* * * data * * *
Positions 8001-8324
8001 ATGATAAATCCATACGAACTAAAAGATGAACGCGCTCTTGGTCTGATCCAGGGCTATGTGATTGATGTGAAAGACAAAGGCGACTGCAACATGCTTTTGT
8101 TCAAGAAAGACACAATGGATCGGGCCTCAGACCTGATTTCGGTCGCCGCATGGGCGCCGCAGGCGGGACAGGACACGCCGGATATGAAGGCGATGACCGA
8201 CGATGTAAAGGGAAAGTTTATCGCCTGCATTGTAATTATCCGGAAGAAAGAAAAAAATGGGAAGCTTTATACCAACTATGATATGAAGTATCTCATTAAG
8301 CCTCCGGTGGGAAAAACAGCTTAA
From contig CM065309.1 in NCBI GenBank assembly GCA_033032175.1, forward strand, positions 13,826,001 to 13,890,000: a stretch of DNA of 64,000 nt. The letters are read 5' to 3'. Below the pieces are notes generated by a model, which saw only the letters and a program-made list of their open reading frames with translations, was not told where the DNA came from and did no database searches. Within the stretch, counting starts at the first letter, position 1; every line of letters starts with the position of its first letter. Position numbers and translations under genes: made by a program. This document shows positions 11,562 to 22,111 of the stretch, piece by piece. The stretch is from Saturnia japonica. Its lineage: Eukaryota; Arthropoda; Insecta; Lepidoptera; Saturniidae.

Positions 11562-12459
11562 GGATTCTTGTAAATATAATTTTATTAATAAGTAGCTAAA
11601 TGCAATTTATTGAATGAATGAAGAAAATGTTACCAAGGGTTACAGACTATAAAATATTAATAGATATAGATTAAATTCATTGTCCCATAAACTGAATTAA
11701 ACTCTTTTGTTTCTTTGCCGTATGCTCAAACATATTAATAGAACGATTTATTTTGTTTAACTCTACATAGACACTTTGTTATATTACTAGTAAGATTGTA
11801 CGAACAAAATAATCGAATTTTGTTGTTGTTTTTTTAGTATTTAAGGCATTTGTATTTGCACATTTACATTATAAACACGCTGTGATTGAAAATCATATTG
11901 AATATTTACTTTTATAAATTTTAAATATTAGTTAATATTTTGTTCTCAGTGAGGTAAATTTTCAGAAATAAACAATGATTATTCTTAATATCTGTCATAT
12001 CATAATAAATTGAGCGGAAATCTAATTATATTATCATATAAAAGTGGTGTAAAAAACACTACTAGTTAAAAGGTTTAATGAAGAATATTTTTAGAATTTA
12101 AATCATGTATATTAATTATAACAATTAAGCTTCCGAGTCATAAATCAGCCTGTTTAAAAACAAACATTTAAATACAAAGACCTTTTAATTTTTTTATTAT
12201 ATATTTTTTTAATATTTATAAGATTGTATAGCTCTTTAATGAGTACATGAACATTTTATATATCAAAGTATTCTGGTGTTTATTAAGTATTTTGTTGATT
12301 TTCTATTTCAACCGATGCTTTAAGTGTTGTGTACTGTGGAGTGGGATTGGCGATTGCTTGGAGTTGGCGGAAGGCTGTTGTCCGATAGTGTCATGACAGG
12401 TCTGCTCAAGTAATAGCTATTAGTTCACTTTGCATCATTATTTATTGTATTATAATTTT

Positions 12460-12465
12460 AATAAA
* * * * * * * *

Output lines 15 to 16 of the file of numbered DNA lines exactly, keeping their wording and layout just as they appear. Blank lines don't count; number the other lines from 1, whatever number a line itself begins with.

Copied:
12201 ATATTTTTTTAATATTTATAAGATTGTATAGCTCTTTAATGAGTACATGAACATTTTATATATCAAAGTATTCTGGTGTTTATTAAGTATTTTGTTGATT
12301 TTCTATTTCAACCGATGCTTTAAGTGTTGTGTACTGTGGAGTGGGATTGGCGATTGCTTGGAGTTGGCGGAAGGCTGTTGTCCGATAGTGTCATGACAGG